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Mexicans turn out in droves to protest electoral overhaul as they see democracy at risk

Semta News
Semta News
4 Min Read

U.S. Assistant Secretary of State Brian Nichols pitched in on the protests late on Sunday, saying on Twitter the electoral reforms were “testing the independence of electoral and judicial institutions.”

“The United States supports independent, well-resourced electoral institutions that strengthen democratic processes and the rule of law,” he added.

The INE and its predecessor played a key role in creating a pluralistic democracy that in 2000 ended decades of one party rule, according to many political analysts.

Fernando Belaunzaran, an opposition politician who helped to organize the protests, argued the INE changes weakened the electoral system and increased the risk of disputes clouding the 2024 elections when Lopez Obrador’s successor will be chosen.

“Normally presidents try to have governability and stability for their succession, but the president is creating uncertainty,” said Belaunzaran. “He’s playing with fire.”

Mexican presidents may only serve a single six-year term.

Belaunzaran said on Twitter over 500,000 people had gathered in the capital on Sunday to oppose the INE overhaul. He said demonstrations were taking place in more than 100 cities.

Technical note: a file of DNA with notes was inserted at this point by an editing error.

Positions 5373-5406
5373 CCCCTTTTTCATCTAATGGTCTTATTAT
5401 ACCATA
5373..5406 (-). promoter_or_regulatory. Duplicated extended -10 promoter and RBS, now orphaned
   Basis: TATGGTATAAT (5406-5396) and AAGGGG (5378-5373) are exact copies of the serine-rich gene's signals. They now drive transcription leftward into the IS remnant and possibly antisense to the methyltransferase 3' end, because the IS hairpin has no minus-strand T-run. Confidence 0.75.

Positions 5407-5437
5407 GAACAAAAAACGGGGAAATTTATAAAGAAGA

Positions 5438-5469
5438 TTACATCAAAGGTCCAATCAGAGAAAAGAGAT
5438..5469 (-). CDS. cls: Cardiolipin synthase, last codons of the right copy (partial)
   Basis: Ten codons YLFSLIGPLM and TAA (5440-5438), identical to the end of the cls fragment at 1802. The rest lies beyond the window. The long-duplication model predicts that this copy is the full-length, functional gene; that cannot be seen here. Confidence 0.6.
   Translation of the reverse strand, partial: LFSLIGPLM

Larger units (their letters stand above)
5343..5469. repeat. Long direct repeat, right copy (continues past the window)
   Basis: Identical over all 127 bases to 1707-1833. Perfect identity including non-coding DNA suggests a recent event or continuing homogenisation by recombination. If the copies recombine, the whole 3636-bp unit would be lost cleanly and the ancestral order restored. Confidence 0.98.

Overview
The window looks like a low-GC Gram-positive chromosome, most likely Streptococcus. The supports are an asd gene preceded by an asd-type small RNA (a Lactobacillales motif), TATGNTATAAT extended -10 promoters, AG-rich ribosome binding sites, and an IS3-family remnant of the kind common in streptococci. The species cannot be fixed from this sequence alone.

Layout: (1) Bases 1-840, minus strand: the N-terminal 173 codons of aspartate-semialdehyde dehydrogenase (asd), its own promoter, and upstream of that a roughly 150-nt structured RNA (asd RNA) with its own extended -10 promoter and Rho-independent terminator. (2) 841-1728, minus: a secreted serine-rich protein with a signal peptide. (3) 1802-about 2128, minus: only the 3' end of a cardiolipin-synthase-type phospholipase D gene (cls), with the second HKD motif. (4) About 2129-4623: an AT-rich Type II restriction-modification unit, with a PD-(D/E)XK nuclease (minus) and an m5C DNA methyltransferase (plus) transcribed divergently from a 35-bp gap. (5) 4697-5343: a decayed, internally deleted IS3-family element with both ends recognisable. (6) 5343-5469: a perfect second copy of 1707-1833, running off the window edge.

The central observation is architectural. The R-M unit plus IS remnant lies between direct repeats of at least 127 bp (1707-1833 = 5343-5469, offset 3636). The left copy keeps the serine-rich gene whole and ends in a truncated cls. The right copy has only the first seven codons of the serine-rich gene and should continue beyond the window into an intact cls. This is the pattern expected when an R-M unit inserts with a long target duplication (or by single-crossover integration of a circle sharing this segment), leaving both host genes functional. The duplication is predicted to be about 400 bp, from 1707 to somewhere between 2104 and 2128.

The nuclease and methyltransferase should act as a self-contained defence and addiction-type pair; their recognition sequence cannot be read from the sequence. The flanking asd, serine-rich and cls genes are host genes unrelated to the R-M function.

Protests were held in states including Jalisco, Yucatan, Nuevo Leon, Queretaro, Guanajuato and Veracruz, according to news reports and footage broadcast on social media.

At least 22,000 people gathered in Nuevo Leon’s capital Monterrey, newspaper Excelsior said, citing local authorities. Another 20,000 took to the streets in the heart of the Jalisco capital, Guadalajara, news network Milenio reported.

Angel Garcia, a 50-year-old Mexico City protestor, said the demonstrations were also an appeal to the Supreme Court to rule the INE overhaul violated the constitution.

If Mexico did not protect the INE, its democracy would be sent “back to the past,” argued Garcia, a lawyer.

“It’s now or never,” he said.

Lopez Obrador, a leftist who contends he was robbed of the presidency twice before he finally romped to a crushing victory in the 2018 election, argues the INE is too expensive and biased in favor of his opponents. The institute denies this.

The president has cast Sunday’s protests as a partisan attempt by the opposition to discredit his government.

According to the INE, the president’s overhaul violates the constitution, curbs its independence and eliminates thousands of jobs dedicated to safeguarding the electoral process, making it harder to hold free and fair elections.

Lopez Obrador, whose approval ratings still run at 60% or higher in opinion polls, has also weakened other autonomous bodies that check his power on the grounds they are a drain on the public purse and hostile to his political project.

He says his INE shake-up will save $150 million a year.

Polls show the president’s National Regeneration Movement (MORENA), which in just a few years has become the dominant force in Mexico, is a strong favorite to win the 2024 election.

Antonio Mondragon, a retired dentist at the Mexico City protest who voted for Lopez Obrador in 2018, said people were fed up with the president behaving like a “dictator.”

“We need to get back to being a democracy,” said the 83-year-old Mondragon, “because the man is going mad.”

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